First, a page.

Pages Menu
Categories Menu

Posted by on 17 Jun, 2020 in Australian POW fiction, Australian Pulp, Men's Adventure, Pulp, trashy covers, Trashy Tuesday, War novel | 2 comments

TRASHY TUESDAY: AUSTRALIAN NAZI EXPLOITATION PULP – SWASTIKA CASTLE by John Slater (Horwitz, 1966)

TRASHY TUESDAY: AUSTRALIAN NAZI EXPLOITATION PULP – SWASTIKA CASTLE by John Slater (Horwitz, 1966)

Swastika Castle by John Slater (Horwitz, No. 29, 1966)

The John Slater series (Horwitz Publications) of exploitation novels ran from 1962 to 1973. Most of them were actually written by the prolific Ray Slattery and nearly all of them featured prisoners (usually women) being tortured by sadistic Nazi or Japanese guards during the war. Some, however, explored other forms of slavery and exploitation, such as the 1972 Bikie Slave.

The John Slater books were matched by other Australian series, such as the Jim Kent novels, that also featured “sadism and brutality” at the hands of the Japanese and Nazi torturers. The books almost invariably boasted provocative covers of near naked women and leering guards, which undoubtedly helped to boost sales, although the contents were very bland in comparison to the covers. Taken together, this fascination with torture and imprisonment represents a strange digression in Australian pulp war fiction in the 1960’s.

I recently came across a copy of Swastika Castle, which sticks pretty close to the Slater formula. The story is a bit of a mess, but it features a Polish girl, Karen Wenski, who is taken by the Nazis to a remote castle where she is subjected to brain washing techniques, which owe more to 1960 spy films than they do to the reality of Nazi Germany. She is part of a program to prepare “young women of defeated enemy States to spread pro-German sentiments, and so do something toward easing our occupation… By projecting an image of the lovely, happy young woman, we will do more to sell Nazism to her country than all the speeches of our great leaders.” Fortunately a former suitor learns of Karen’s fate and sets out to save her.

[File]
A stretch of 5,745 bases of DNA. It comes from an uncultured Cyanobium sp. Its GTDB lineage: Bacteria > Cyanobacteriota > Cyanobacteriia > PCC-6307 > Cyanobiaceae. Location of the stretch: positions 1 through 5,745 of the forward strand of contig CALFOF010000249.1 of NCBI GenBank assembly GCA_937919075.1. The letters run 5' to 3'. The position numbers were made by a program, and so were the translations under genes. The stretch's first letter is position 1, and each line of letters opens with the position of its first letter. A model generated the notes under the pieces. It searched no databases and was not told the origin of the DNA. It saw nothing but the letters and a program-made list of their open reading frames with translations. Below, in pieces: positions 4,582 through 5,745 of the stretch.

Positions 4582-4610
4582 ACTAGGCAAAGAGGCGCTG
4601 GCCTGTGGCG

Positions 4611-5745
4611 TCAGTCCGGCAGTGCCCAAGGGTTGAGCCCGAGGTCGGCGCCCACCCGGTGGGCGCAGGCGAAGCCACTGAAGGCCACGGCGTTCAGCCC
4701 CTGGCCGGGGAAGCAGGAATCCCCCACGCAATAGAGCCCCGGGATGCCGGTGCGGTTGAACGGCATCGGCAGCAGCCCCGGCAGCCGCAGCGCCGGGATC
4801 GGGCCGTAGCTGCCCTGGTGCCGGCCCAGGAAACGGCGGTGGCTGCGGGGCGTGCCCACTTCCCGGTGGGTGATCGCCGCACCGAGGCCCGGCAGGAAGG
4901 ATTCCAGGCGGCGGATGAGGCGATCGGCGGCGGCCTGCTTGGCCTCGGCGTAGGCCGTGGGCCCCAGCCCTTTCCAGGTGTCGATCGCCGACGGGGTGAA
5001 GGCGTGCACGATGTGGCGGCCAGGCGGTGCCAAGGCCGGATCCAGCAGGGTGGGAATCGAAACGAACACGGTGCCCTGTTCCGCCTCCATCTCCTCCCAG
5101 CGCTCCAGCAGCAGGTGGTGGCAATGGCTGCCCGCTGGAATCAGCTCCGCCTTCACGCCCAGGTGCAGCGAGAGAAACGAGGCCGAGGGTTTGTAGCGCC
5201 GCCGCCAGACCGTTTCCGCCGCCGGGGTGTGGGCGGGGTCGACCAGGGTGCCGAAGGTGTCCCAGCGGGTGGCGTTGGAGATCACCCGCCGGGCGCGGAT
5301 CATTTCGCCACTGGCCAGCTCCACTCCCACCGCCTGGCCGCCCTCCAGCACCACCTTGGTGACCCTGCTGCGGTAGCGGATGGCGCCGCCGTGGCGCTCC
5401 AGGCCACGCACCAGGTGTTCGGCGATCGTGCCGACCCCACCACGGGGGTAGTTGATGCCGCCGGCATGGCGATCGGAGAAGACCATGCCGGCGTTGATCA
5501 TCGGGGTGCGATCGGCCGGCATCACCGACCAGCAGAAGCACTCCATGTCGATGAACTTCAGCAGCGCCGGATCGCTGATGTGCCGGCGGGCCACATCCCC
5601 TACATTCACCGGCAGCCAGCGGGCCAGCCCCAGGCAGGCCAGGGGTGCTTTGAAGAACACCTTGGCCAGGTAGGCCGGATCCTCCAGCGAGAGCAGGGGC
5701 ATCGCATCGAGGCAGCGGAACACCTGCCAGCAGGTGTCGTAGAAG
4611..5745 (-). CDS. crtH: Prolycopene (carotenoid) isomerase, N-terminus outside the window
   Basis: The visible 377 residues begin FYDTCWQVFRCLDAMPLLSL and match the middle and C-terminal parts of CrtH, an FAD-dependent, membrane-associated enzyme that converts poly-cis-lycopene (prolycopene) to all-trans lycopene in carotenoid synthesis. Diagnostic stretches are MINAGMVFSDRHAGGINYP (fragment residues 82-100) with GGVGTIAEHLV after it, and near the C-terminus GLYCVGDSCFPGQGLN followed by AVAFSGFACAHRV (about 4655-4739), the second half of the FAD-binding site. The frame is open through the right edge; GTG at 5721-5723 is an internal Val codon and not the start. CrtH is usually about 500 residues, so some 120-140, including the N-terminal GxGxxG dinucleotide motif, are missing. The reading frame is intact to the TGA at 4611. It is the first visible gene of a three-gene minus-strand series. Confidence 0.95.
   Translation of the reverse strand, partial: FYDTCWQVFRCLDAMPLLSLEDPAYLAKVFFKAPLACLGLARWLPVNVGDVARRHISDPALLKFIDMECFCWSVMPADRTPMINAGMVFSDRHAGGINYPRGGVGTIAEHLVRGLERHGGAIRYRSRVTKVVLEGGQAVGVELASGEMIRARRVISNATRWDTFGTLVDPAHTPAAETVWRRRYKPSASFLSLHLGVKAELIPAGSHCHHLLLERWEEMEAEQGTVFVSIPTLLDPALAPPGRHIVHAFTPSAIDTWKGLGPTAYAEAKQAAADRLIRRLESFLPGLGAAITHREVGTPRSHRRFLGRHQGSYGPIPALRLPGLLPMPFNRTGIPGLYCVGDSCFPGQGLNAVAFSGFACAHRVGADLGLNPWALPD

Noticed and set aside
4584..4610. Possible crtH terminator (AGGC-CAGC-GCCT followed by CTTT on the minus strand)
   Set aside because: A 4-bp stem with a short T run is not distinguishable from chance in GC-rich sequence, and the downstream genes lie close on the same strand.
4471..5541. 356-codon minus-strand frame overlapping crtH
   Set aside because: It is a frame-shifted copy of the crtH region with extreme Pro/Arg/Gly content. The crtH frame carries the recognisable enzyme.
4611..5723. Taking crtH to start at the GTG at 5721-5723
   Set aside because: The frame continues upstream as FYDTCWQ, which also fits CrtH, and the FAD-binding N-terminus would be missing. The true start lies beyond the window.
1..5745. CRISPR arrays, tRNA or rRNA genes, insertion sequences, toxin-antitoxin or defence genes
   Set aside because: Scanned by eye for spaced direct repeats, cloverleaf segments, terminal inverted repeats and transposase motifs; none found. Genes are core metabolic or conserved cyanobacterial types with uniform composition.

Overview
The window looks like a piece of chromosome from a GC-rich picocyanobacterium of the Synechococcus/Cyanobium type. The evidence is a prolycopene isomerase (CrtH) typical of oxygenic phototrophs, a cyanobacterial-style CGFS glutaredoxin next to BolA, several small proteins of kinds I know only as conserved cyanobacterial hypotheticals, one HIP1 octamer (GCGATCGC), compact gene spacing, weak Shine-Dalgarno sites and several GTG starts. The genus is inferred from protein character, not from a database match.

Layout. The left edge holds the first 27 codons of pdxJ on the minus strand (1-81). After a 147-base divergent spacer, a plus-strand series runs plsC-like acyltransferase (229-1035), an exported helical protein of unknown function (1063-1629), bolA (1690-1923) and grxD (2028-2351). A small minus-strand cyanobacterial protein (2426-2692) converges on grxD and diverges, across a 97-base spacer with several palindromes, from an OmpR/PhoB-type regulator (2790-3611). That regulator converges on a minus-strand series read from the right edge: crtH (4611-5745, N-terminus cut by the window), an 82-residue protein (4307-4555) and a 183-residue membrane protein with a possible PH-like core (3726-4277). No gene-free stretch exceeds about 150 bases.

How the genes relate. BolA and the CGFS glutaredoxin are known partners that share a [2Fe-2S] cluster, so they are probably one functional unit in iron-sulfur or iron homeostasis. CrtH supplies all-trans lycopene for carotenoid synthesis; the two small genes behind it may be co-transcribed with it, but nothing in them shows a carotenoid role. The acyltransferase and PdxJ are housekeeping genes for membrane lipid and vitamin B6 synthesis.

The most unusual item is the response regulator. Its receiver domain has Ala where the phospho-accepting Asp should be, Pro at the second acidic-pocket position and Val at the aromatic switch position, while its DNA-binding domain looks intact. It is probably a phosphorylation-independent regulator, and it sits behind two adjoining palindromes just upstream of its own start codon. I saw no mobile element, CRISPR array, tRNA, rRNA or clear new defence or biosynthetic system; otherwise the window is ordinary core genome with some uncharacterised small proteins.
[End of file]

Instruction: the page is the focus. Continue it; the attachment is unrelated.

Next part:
Despite being naked for a lot of the book, the tortures inflicted on Karen are very mild compared to the reality of German concentration camps and the contents of the book are quite tame. The book ends on a typical Slater note with Karen and her rescuer driving hand-in-hand to a safe house.

As with most of the Slater books, Swastika Castle, benefits greatly from an eye-catching cover by the prolific Australian maestro of cheesy covers, Col Cameron. As is usually the case, the cover bears little resemblance to the contents of the book. Karen is never chased bare footed and scantily dressed over rocks pursued by whip carrying guards and vicious dogs, but it does make for a great cover.

Cameron makes good use of the forbidding dark, Dracula-like castle in the background and the snarling dog in the foreground to generate a good sense of terror. The light from the guard’s torch is cleverly used to draw attention to the subject of the chase, an under-dressed girl with a strategically placed fore-arm to avoid unwanted scrutiny from the censors. The terror created by the guards and the dog, however, is undercut by the weird almost provocative smile on the girl’s face. Cameron was not the most gifted drawers of figures, but the drawing of Karen seems particularly clumsy with the strangely positioned left arm and the elongated right forearm. As with most of the drawings by Cameron, the girl has an unlikely blonde bob, which is almost a signature feature of his drawings (see below).

In all, not a great book or cover, but a good example of the ‘prisoner romance’ fascination which gripped Australian paperback publishers in the 1960’s and early 70’s.

Some more ‘Cameron bobs’:

War Lord’s Women by John Slater (Scripts, No. 36, 1967)
Hitler’s Experiment by John Slater (Horwitz, No. 30, 1966)

2 Comments

  1. The things we read …. (or have read). Would they be published today, do you think?

    • No they wouldn’t be published today. Very poorly written. They are interesting though, I wonder whether the Japanese ones were somehow compensating for Australia’s experience of war and the large number of Australian soldiers who were captured by the Japanese early on in the war?

Leave a Reply